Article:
When someone you love suffers from substance use disorder (SUD) you may ask yourself, “Why can't they just stop?” The consequences of SUD can be so destructive you may not know why your loved one continues to engage with substances. Addiction is complicated, and recovering from it is equally complicated, so you cannot just force them to stop.
What Is Substance Use Disorder
SUD is a dysfunction in the brain, specifically in the prefrontal cortex where the reward system operates. Someone with an addiction has a problem with things like self-control, awareness, and other functions due to the disorder. This is something that they have little control over. The pleasurable rewards of substance use are what drive their brain.
That is what makes treatment so difficult—those in recovery literally have to rewire their brain. Depending on how strong the neuropathways that encourage substance use have become, this can be a very difficult task.
Why You Can't Force Someone to Stop Using Substances
The reason you cannot force someone to get sober is that the task of getting sober requires an incredible amount of willpower. Confronting someone about their substance use can cause anxiety or shame which, rather than motivating them, may drive them to take solace in their substance of choice.
This may seem a little backward in logic but you have to remember that their brain's reward system is damaged. It is not likely that the person does not realize that they have a problem with substances. Most people who suffer from SUD know that they have a problem, they just do not know how to fix it.
The effects of substances bring them to what they feel is a safe place. Once that safety has been established, it can be hard to want to leave that. When someone is pulled outside of their comfort zone, like being confronted about their substance use, they will want to get back to a safe place.
Your Loved One Has to Want to Change
To make this difficult mental shift, they must want it for themselves. That is not always simple. Motivation can fluctuate, and your loved one could really want to change one day and be ambivalent about it the next.
Admitting that their life is out of control and that they need to change can be scary. There is a lot of guilt and shame tied up in recovering from addiction. Facing those things as well as the issues that drove them to substances in the first place can be incredibly difficult.
What You Can Do
With all that being said, there are things you can do to help. While you may not have control over your loved one's decisions, you are not powerless over the situation. Doing these things does not guarantee that your loved one will seek treatment, but they are necessary steps in the process if recovery is ever to be achieved.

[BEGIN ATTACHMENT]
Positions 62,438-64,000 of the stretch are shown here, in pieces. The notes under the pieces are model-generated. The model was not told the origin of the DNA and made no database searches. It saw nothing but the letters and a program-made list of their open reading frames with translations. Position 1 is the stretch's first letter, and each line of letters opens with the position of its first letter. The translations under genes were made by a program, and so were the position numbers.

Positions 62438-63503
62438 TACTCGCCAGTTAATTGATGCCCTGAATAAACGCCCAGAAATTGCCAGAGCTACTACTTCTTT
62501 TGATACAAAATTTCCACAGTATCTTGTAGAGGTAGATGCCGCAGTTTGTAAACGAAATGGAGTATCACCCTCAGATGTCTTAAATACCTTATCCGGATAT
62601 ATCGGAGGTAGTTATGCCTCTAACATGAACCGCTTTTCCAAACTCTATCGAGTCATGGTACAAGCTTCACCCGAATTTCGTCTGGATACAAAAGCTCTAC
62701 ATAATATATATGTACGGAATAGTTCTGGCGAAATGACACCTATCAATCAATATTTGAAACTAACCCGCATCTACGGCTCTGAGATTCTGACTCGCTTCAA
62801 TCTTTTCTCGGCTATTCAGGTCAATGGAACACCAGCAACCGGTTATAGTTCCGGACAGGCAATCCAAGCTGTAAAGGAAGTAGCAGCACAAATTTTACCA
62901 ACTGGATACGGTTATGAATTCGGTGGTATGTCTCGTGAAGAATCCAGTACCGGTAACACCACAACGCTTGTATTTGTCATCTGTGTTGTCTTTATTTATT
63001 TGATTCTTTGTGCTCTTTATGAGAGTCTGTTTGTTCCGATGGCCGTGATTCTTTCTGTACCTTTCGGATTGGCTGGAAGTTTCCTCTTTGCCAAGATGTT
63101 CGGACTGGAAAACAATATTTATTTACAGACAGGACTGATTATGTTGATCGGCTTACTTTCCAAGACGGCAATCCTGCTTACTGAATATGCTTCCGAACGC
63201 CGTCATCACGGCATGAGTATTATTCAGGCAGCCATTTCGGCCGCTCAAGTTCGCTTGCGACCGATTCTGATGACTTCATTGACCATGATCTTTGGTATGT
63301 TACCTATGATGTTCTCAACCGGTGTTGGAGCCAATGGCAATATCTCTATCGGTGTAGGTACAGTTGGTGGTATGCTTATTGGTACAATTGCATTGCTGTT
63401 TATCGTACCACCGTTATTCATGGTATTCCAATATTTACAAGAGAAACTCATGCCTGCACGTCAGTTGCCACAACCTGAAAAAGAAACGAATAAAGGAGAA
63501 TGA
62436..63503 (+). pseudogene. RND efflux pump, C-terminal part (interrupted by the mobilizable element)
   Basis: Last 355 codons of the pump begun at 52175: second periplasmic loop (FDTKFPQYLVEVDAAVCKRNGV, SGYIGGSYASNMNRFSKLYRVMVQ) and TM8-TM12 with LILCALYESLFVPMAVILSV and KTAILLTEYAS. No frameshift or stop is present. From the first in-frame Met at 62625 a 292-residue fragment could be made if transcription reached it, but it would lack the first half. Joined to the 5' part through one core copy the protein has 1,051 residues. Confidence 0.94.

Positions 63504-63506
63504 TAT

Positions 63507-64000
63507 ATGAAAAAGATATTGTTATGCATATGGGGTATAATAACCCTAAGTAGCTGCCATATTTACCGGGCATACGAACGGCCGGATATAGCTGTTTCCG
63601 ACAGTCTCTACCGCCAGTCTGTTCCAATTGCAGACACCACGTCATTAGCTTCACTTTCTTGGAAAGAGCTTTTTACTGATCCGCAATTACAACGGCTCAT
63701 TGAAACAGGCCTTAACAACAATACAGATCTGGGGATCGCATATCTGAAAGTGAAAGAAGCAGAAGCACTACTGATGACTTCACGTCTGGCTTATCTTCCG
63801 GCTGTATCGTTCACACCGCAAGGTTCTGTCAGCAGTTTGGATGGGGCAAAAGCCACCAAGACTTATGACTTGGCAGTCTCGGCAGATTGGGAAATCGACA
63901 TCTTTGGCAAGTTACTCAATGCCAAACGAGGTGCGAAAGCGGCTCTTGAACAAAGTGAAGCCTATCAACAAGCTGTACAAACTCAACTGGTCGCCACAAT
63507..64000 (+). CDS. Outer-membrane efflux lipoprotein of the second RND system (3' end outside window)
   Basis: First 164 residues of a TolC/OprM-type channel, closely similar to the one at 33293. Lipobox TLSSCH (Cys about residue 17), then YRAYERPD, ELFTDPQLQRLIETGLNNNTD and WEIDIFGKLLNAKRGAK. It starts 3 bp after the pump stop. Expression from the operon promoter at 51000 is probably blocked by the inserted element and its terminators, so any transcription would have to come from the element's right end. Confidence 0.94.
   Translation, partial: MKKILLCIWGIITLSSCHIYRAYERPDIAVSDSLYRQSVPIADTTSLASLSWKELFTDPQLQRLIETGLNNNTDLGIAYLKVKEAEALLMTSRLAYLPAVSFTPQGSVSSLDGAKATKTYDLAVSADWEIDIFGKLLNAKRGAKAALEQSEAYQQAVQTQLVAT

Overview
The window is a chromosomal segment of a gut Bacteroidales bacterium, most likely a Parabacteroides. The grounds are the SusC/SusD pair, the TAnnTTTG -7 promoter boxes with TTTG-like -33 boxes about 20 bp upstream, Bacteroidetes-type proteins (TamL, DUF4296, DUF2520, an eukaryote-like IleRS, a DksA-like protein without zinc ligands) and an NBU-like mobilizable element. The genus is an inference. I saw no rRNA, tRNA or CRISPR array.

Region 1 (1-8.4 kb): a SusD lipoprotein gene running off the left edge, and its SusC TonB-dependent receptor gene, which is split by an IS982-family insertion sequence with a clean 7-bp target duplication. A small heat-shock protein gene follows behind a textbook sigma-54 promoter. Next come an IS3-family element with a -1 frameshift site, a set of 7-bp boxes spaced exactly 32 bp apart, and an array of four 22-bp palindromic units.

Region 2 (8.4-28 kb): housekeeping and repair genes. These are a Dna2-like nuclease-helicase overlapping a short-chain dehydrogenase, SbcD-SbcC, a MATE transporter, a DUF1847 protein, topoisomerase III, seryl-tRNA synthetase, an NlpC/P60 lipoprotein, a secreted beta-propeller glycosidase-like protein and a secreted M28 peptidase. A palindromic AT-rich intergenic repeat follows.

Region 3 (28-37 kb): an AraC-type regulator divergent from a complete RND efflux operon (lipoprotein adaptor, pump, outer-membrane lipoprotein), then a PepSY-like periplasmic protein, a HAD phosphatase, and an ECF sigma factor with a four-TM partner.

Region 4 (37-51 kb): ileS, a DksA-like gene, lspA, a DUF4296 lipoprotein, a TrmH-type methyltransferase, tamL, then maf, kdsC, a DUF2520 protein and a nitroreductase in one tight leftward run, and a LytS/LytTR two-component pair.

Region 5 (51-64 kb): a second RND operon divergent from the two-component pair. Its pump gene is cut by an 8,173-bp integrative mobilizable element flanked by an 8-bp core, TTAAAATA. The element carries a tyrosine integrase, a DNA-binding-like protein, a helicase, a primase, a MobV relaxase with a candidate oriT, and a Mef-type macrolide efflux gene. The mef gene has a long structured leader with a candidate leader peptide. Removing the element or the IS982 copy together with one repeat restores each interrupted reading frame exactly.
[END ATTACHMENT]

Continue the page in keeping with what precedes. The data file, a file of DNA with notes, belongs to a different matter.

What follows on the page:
Setting boundaries means drawing a line in the sand that your loved one cannot cross without consequences. This is because, while you want to help your loved one, you must also protect yourself.
This can look different depending on the situation, but usually, they are hard stops that you set for yourself. For example, if the person suffering is your partner and they get violent while under the influence, enforce that violence of any kind crosses your boundaries and you will leave the situation. Again, this is to protect you as much as it is to help them.
Sometimes drastic changes are needed to motivate someone to enter recovery. The fear of losing a loved one may override the need to use substances. This may seem harsh, but it is best for both parties involved in the long run.
Enabling can be an easy pitfall. Enabling relates to the boundaries that are mentioned above. Enabling can not only be counterproductive to what you are trying to accomplish, but it can even make things worse. Whenever you are doing something for your loved one, ask yourself whether this is helping them get better or whether it further perpetuates their addiction.
If you frequently bail your loved one out of risky situations, spot them money to cover bills, lie for them, or do anything else that “rescues” them from circumstances they got themselves into because of substance use, you might be enabling them. In the moment, these things can feel like you are being loving and helpful. Yet, knowing they have someone to come to their aid does not allow them to feel the consequences of their actions, which might be what gets them to seek treatment.
It's Not up to You
Unfortunately, your loved one getting help is not your decision to make. They have to decide for themselves. All you can do is try to help and encourage better behavior in the small ways you can while protecting yourself in the process. Getting into recovery can be difficult, but with patience and hope, you will find that you and your loved one can make it through this.
Although you cannot force a loved one to heal from addiction and make the changes you want, there may come a time when they are ready for recovery. Now, what do you do? You have someone who needs help and is willing to get it, but where do you go? Luckily, there are professionals who are here for you at NorthStar Transitions in Boulder, CO. Our experienced staff can help you and the ones you care about find treatment and maintain sobriety. We offer support to those who are having issues with substance abuse whether it is your first time in treatment or if you're recovering from a relapse. If you or someone you know needs treatment, you want to do all that you can to help. You can take the first steps by calling us today at (303) 558-6400.